Kylemore Abbey Pottery was established by the Benedictine Nuns in 1973. The pottery was first produced by Sr. Agatha Martin who trained at Youghal Pottery, Co. Cork. Sr. Agatha who was originally from Dublin, first came to Kylemore as a boarder in Kylemore Abbey Girls School. After leaving school she became a nurse in Temple Street children’s hospital before returning to Kylemore to take up her vocation. Sr. Agatha was joined in the pottery by other members of the community including Sr. Aidan, Sr. Marie Bernard and Sr. Josephine. The Sisters first produced a plain glazed pottery in blues, greens, amber and browns.
The wild fuchsia flower known in Gaelic as “Deóra Dé, Tears of God” grows in abundance along the winding roadside of Connemara. The fuchsia was introduced to Ireland by Victorian gardeners and like other varieties such as montbresia and rhododendron, has become part of the fabric of rural Ireland. Although it hails from much more exotic climes, the fuchsia thrives in the mild winters and acidic soils of Connemara. As it grows easily from cuttings it has been widely used as a hedging plant and in the past often also as a way to subdivide farm holdings, thus its rapid spread along the western seaboard.
As their confidence grew the sisters began to look to nature and local flora in particular as the inspiration for their work. The results was beautiful pieces, hand-painted with fuchsia, harebell and heather places over a grey speckled glaze. Over the years the Sisters were joined in their work by local crafts people such as Lilian Rieckstins, Mary Staunton, Priscilla McNamara and others who carried on the careful and time consuming work. Mary Staunton is a skilled thrower and decorator who continues the work in the Pottery Studio today.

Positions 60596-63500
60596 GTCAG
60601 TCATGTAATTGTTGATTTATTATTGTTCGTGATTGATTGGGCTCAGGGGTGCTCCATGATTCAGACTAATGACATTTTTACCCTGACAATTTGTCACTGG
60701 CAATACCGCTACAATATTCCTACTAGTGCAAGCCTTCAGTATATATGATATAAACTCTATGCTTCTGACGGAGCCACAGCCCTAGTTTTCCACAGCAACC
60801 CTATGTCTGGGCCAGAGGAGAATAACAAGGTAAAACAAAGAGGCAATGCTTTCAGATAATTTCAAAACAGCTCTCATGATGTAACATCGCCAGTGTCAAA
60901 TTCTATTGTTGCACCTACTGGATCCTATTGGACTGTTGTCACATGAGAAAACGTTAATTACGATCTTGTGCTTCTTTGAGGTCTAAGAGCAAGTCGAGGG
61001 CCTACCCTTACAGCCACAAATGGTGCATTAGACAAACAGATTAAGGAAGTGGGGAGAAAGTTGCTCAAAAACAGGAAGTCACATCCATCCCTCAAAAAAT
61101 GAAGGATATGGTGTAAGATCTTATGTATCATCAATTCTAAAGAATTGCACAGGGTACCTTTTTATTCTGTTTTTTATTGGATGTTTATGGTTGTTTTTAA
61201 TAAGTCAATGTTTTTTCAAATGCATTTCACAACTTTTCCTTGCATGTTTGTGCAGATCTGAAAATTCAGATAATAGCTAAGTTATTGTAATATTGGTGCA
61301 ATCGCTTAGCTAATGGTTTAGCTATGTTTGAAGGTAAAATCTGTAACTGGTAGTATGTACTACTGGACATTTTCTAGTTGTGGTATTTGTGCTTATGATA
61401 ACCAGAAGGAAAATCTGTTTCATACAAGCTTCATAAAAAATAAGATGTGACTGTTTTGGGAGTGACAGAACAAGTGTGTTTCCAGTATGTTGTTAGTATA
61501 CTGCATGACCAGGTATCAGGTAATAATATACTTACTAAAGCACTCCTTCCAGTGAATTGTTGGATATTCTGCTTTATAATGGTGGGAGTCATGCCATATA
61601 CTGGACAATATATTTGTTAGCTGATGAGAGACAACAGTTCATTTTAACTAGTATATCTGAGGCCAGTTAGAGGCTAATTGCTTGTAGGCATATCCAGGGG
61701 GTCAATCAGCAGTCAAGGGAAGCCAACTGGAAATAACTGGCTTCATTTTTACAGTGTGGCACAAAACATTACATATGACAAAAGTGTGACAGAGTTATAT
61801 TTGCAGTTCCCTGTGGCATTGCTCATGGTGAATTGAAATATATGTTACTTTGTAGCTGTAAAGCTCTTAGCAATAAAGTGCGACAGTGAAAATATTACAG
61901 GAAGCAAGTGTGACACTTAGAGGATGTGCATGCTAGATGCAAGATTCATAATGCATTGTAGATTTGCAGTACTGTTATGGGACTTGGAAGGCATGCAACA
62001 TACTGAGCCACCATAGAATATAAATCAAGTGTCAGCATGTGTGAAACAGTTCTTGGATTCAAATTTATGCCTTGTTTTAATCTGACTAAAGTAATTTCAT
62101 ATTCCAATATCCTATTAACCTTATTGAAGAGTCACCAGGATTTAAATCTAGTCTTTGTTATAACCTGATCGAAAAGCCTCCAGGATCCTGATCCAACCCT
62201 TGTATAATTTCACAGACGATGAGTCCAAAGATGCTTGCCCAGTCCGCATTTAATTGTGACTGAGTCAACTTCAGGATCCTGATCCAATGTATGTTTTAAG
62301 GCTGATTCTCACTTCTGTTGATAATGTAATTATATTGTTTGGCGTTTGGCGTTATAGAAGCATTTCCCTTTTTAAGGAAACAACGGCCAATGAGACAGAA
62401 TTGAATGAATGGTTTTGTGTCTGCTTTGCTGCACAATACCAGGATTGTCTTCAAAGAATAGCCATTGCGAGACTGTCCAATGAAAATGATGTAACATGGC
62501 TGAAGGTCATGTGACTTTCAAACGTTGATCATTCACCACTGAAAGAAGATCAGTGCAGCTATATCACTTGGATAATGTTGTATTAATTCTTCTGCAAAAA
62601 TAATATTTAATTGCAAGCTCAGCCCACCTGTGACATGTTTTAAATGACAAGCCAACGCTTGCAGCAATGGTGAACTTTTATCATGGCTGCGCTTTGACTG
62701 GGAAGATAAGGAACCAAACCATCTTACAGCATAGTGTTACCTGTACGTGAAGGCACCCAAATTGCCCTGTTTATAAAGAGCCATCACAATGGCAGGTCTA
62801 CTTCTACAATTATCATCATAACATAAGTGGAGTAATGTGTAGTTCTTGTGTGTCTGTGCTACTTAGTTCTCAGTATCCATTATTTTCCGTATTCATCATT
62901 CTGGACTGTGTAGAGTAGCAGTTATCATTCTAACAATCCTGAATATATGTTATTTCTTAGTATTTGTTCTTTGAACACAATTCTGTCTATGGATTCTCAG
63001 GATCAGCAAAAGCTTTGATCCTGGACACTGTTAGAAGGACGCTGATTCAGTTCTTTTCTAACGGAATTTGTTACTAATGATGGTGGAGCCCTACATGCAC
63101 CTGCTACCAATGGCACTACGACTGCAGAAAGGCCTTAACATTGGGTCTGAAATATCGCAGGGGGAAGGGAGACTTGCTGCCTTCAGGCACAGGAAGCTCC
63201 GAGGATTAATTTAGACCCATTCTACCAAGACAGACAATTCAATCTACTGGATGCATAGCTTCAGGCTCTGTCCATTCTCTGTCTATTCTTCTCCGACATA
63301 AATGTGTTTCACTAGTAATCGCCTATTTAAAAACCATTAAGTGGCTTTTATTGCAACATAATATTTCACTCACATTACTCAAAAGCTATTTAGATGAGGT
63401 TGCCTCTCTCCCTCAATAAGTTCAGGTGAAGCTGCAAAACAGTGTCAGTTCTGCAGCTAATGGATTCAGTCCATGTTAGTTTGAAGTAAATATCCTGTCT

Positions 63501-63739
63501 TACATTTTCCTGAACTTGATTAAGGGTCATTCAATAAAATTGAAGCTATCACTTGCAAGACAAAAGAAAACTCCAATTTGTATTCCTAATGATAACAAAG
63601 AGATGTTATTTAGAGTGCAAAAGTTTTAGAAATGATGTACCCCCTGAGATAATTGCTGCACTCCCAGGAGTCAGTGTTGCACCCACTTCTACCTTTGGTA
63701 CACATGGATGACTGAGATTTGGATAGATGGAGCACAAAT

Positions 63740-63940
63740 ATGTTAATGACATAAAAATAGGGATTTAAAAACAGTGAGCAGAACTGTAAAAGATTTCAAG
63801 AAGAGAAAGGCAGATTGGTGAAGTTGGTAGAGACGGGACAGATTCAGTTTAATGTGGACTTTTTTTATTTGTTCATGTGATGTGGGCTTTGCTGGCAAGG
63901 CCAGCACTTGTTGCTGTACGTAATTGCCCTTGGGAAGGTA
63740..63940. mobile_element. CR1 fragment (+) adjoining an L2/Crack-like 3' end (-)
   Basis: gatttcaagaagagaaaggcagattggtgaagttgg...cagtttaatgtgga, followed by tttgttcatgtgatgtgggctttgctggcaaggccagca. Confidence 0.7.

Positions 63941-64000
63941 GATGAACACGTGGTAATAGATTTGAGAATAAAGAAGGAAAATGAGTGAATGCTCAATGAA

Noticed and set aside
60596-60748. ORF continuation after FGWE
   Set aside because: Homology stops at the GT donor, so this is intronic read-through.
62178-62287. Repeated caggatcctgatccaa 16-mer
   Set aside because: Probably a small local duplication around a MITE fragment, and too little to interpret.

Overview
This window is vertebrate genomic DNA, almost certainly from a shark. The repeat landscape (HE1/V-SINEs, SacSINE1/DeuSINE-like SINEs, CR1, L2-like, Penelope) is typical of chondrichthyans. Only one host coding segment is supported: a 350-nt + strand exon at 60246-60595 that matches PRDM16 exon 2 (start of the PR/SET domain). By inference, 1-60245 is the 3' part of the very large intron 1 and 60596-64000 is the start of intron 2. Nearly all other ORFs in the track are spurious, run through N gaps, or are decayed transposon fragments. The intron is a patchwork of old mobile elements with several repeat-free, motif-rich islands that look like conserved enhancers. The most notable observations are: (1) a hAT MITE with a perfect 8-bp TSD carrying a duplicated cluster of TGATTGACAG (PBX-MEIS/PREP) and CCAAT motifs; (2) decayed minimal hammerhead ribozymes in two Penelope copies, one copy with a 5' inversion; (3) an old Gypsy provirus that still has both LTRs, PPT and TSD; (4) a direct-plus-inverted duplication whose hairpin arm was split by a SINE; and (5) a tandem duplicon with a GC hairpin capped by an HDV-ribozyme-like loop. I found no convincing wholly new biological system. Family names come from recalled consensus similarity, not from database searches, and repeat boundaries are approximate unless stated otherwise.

When the piece has been formed on the wheel it is known as Green Ware and then allowed to dry for 2 – 3 days. When the clay has become ‘leather hard, additional pieces such as handles and spouts can be added. The pieces are then ready for the first kiln firing ( known as ‘Biscuit’ firing ) which usually takes about 10 hours. Once removed from the kiln after the first pieces are then known as ‘Biscuit Ware’.
The Biscuit Ware is decorated using a combination of brush and sponge to apply the fuchsia motif. After decoration the Biscuit Ware is dipped in transparent glaze which created the characteristic high gloss sheen. After a second firing in the kiln, each piece is ready for its final inspection.